By Rory Cormac
On 29 August 2013, the British Government decided to publish the Joint Intelligence Committee’s assessment of Syrian use of chemical weapons.
The committee has concluded that it was ‘highly likely’ that President Assad’s regime was responsible for the chemical attacks on his own population on 21 August, killing at least 350 people.
This decision to go public is striking. It brings back memories of the search for Iraqi Weapons of Mass Destruction from a decade ago.
The Joint Intelligence Committee, or JIC as it is more commonly known, gained notoriety in 2002 in the run up to the Iraq war. In fact, it has existed since 1936 and has long served as the government’s intelligence assessment body, issuing reports which have been agreed by all relevant departments. For over 75 years, the JIC has provided ministers with objective assessments designed to inform some of the most important policy decisions.
The current publishing of JIC intelligence is nearly unprecedented. Back in 1964, JIC material was used in the United Nations to justify a British decision to launch air strikes against Yemen. Meanwhile throughout much of the Cold War, Whitehall’s propaganda department unattributably released sanitised intelligence material into the worldwide press in an attempt to counter communism. Similar tactics were used in Northern Ireland to discredit the IRA.
It is the shadow of Iraq, however, that looms darkly over the current decision to publish intelligence. In the summer of 2002, Tony Blair’s government grew increasingly concerned about the direction of public debate in the UK. The media presented military action as imminent and sought answers about why Blair was apparently planning to invade Iraq. To alleviate the pressure, Blair released a dossier on Iraqi Weapons of Mass Destruction based heavily on JIC material. It has remained controversial ever since.
With debate about intervention in Syria growing and the situation escalating quickly, Cameron’s government have been forced to do something similar. Ten years after the Iraq controversy, the government probably thought it even more important to publish intelligence this time around.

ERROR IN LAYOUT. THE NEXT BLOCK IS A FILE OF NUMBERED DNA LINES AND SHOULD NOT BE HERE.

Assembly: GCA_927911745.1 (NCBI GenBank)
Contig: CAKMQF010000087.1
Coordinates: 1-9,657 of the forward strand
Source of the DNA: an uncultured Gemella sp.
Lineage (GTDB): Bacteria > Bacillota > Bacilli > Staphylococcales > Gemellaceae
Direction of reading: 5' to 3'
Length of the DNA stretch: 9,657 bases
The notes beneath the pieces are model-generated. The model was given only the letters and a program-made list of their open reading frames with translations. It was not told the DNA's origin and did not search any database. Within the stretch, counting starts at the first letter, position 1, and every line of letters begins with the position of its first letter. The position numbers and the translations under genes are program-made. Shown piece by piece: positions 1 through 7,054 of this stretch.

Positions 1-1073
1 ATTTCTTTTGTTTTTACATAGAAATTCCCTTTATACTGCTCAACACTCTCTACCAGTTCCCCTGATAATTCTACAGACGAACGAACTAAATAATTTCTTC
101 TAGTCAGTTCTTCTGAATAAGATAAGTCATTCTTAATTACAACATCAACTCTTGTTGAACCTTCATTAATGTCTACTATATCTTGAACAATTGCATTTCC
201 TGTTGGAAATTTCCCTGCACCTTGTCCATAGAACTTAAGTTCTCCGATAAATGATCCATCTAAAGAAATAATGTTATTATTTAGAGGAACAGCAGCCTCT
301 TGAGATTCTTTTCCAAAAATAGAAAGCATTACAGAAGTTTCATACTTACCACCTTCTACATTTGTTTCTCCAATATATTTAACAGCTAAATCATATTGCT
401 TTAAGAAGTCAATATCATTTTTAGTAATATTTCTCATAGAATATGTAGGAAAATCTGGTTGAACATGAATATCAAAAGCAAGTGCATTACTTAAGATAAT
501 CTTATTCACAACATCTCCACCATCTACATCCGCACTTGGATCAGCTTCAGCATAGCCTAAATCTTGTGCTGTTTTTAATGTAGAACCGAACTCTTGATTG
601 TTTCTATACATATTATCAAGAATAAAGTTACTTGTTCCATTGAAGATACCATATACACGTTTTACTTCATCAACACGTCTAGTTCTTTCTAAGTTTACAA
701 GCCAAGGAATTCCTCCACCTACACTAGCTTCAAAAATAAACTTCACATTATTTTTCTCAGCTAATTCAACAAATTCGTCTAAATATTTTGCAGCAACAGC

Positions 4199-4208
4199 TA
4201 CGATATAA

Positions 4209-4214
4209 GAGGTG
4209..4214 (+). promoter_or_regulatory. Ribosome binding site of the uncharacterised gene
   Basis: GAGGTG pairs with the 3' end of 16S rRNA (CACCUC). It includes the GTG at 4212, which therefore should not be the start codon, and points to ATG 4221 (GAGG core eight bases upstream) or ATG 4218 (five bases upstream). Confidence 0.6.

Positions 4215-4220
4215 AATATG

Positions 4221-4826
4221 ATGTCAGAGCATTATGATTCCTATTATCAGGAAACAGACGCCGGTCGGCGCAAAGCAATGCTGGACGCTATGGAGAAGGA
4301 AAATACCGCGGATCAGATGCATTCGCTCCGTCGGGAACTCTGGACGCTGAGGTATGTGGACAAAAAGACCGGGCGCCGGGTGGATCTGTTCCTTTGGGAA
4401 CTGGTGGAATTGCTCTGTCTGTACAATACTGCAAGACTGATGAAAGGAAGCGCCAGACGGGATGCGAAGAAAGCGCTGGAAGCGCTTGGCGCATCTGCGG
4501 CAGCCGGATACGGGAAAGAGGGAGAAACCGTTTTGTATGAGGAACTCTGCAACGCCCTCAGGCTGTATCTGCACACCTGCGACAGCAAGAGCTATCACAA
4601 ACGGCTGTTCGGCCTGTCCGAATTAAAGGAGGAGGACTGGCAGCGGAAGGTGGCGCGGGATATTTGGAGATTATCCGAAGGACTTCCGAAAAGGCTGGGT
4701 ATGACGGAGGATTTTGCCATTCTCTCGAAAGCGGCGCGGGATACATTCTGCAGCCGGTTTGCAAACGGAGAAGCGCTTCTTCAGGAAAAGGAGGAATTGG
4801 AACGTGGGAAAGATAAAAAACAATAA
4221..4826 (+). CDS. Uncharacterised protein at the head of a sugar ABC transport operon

Firstly, today’s governments are cautious. No weapons of mass destruction were ever found in Iraq and political leaders in both Whitehall and Washington have therefore been careful not to point the finger towards Assad too quickly. Moreover, an earlier intelligence failure can create over-compensation next time around. Analysts do not want to be wrong twice. Evidence has to be found.
Secondly, the public need convincing that evidence has been found. Myriad investigations into intelligence failures over Iraq have surely soured public perceptions of the intelligence-policy relationship.
As a result, Downing Street has published the JIC conclusions regarding Syria – but with some key differences from the infamous dossier of 2002.
- The report is a JIC assessment not a government dossier. It clearly maintains objective JIC ownership. There is seemingly no room for the accusations of political spin and “sexing up” that hounded Alistair Campbell.
- The assessment is introduced by a letter to the Prime Minister from Jon Day, the JIC chairman. This is a stark contrast to the foreword covering the 2002 dossier, which was written by Blair. Indeed, Blair’s foreword has been heavily criticised for pushing the available intelligence to its limits and he has since regretted ever writing it at all. The former Prime Minister concedes that he should have simply published the sanitised intelligence. This is exactly what Cameron has done, thereby ensuring that the published intelligence is free from politicisation.
- Both Day’s letter and the attached assessment clearly state what the JIC does know and crucially what it does not know. It acknowledges limitations and gives confidence ratings to its conclusions. This contrasts with Blair’s foreword and accompanying parliamentary performance which reinforced the impression that firmer intelligence underpinned the dossier. Accordingly, Members of Parliament have voted against the principle of military intervention in Syria. The JIC’s ‘highly likely’ assessment based on ‘limited but growing’ intelligence was clearly not enough. Ministers and the press must remember, however, that intelligence does not work in certainties.
Iraq set the precedent for the publication of JIC intelligence – but the government is learning from the mistakes made a decade ago.
Dr Rory Cormac is the author of a book on the Joint Intelligence Committee and Counterinsurgency. Rory Cormac is also co-author of a forthcoming documentary history of the Joint Intelligence Committee.
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